• Appoint a gender-balanced Executive Committee;
  •  Take stock of gender equality measures adopted by the city using gender-differentiated analyses;
  •  Conduct a study of working conditions for Montreal civil servants in non-traditional trades;
  •  Encourage women to work in non-traditional trades with the city either through training or incentive programs;
  •  Seek gender parity in boards of directors of para-municipal bodies.

Building the Montreal of the Future

“The primary melting pot and economic engine of Quebec, Montreal is the leading destination of venture capital in Canada. It welcomes 87% of Quebec’s immigrants, produces some 36% of Quebec exports and is the main hothouse of our cultural enterprises. In short, Montreal is the only cosmopolitan and world-class city in Quebec.”

Commitment 16: Support the development of entrepreneurship and business in Montreal

16.6 Active support the social economy
  • Montreal is a leading figure in social economy. The city must be a committed partner to make Montreal a laboratory for the development of the social economy sector;
  •  Promote social businesses and integrate their wealth in the promotion of Montreal on international markets;
  •  The City must ensure that social economy businesses are not subjected to discrimination, either in calls for tender or in business support programs.
16.7 Bank on Montreal’s cultural diversity to increase economic development
  • Develop a service for business-oriented immigrants in order to support them in starting their businesses, and ensure better coordination between organizations that foster relationships between immigrant investors and young companies;
  •  In collaboration with the government of Quebec, invest in measures to facilitate immigrant integration into the labour market in order to attract and retain highly skilled foreign workers and encourage foreign graduates of our universities to settle in Montreal;
  •  Ask the National Assembly to review the Act respecting equal access to employment in public bodies, in order to expand its application to suppliers and companies doing business with the City of Montreal;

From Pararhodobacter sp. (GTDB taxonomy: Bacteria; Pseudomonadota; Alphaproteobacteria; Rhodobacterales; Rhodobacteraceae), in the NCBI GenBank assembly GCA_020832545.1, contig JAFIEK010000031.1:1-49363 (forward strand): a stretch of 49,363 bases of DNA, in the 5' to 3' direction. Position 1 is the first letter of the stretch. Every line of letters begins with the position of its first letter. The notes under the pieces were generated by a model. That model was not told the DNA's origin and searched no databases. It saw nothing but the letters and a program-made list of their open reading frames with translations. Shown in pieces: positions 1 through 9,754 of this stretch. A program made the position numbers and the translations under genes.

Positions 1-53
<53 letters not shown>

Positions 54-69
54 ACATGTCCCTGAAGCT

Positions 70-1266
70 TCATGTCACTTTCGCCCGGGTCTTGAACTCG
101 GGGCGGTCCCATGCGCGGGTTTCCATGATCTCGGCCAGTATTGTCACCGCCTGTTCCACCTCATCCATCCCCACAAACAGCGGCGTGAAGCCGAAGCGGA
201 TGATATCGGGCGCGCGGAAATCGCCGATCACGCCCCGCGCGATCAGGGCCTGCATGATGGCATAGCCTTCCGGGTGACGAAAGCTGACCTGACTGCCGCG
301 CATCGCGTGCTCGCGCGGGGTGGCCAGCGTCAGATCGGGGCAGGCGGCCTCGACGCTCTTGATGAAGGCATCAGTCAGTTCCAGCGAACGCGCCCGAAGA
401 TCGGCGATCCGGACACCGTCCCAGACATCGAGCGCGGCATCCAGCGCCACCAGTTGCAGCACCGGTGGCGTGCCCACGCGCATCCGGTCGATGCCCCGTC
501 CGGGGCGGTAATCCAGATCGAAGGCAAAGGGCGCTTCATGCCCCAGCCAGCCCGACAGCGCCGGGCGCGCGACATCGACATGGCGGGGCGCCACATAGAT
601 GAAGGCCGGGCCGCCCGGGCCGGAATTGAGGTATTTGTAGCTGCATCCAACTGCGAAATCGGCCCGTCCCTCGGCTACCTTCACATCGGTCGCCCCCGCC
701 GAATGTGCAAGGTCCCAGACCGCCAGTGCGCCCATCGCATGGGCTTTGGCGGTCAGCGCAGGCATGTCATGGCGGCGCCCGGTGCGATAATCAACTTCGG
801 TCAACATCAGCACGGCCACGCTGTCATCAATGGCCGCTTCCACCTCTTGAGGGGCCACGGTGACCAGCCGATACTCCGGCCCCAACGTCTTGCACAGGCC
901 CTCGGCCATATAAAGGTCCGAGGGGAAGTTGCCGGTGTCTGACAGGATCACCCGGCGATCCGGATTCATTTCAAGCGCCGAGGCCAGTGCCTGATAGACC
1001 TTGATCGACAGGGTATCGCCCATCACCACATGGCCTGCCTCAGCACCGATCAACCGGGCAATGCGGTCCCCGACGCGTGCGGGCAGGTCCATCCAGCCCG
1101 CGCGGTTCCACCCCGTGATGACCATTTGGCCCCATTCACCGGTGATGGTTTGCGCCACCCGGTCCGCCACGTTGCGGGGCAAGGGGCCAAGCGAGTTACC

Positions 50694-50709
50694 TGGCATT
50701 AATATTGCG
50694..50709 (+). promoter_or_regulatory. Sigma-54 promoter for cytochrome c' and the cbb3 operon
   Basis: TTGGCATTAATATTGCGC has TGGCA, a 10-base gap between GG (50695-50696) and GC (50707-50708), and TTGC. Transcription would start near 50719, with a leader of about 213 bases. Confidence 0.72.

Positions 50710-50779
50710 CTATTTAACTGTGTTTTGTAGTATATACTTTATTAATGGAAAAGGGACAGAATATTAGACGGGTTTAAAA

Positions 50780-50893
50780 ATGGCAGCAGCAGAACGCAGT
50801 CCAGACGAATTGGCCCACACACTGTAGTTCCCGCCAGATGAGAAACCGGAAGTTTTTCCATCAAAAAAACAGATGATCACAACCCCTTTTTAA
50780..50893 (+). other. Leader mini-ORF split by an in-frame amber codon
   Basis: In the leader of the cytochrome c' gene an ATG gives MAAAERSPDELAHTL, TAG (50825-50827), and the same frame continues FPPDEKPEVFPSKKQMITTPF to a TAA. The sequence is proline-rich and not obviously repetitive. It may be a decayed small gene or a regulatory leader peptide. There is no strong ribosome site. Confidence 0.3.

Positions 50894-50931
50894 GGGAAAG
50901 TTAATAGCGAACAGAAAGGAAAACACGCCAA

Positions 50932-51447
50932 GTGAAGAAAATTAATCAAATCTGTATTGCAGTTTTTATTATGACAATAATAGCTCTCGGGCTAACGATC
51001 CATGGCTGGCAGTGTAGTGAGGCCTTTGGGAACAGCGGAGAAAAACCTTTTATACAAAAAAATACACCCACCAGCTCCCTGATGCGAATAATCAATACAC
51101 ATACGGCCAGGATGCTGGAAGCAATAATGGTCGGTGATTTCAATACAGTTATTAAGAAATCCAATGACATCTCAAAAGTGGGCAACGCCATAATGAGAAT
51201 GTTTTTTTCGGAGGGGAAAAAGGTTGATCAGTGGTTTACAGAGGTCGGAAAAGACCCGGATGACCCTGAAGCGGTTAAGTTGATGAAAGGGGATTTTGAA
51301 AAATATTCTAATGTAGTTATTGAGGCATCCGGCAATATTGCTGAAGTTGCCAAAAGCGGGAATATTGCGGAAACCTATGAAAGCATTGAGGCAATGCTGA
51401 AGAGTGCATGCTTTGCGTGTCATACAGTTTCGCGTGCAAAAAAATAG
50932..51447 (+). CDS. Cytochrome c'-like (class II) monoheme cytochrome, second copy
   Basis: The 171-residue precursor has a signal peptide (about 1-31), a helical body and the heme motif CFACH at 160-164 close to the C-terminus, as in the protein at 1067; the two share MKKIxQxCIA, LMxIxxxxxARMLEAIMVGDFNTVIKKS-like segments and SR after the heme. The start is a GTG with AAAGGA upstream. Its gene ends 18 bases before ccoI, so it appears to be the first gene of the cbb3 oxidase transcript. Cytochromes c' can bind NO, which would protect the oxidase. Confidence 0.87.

•  Review the City’s hiring procedures to fight discrimination and ensure that the public service reflects Montreal’s diversity;
  •  Work in collaboration with the government of Quebec to improve francization and immigrant integration programs in the metropolis.

Commitment 17: Accelerate the globalization of Montreal’s economy

17.1 Position Montreal’s international image as a North American francophone city of creation, knowledge, universities and multiculturalism
  •  In collaboration with the CMM and the government of Quebec, carve out Montreal’s image by promoting the achievements of our creators and researchers and our international recognitions as symbols of quality (e.g.: UNESCO City of Design).

 Commitment 18: Realize Montreal’s full potential as a cultural metropolis

18.2 Improve citizen access to arts and culture 
  • Promoting mediation activities, artist residencies in libraries, cultural centres and other institutional sites (schools, hospitals, seniors’ homes, etc.). In particular, this exercise should target youth and citizens from the diverse communities, who are too often excluded;
  •  Encourage the development of neighbourhood and cultural centres, in collaboration with various partners, including businesses and tourist sites;
  •  In cultural development policy, include access to the arts and creation for young people, and support for young cultural professionals;
  •  Encourage the development of cultural policies in the boroughs (like the boroughs of Outremont and the Southwest), and encourage neighbourhood tourism;
  •  Encourage cultural centres to better integrate into their environment and to stimulate active citizen participation;
  •  Transform our libraries and cultural centres into digital “hubs” where Montrealers can familiarize themselves with virtual forums and participate in them;
  •  Ensure greater presence of works of art in urban planning by adopting a regulation to integrate public art that applies to all major projects, whether public or private.

Commitment 19: Recognize the full potential of Montreal’s cultural diversity while reaffirming its French status

19.3. Develop clear objectives for the City of Montreal’s public service to reflect the diversity of the population, including those from cultural communities and the English-speaking community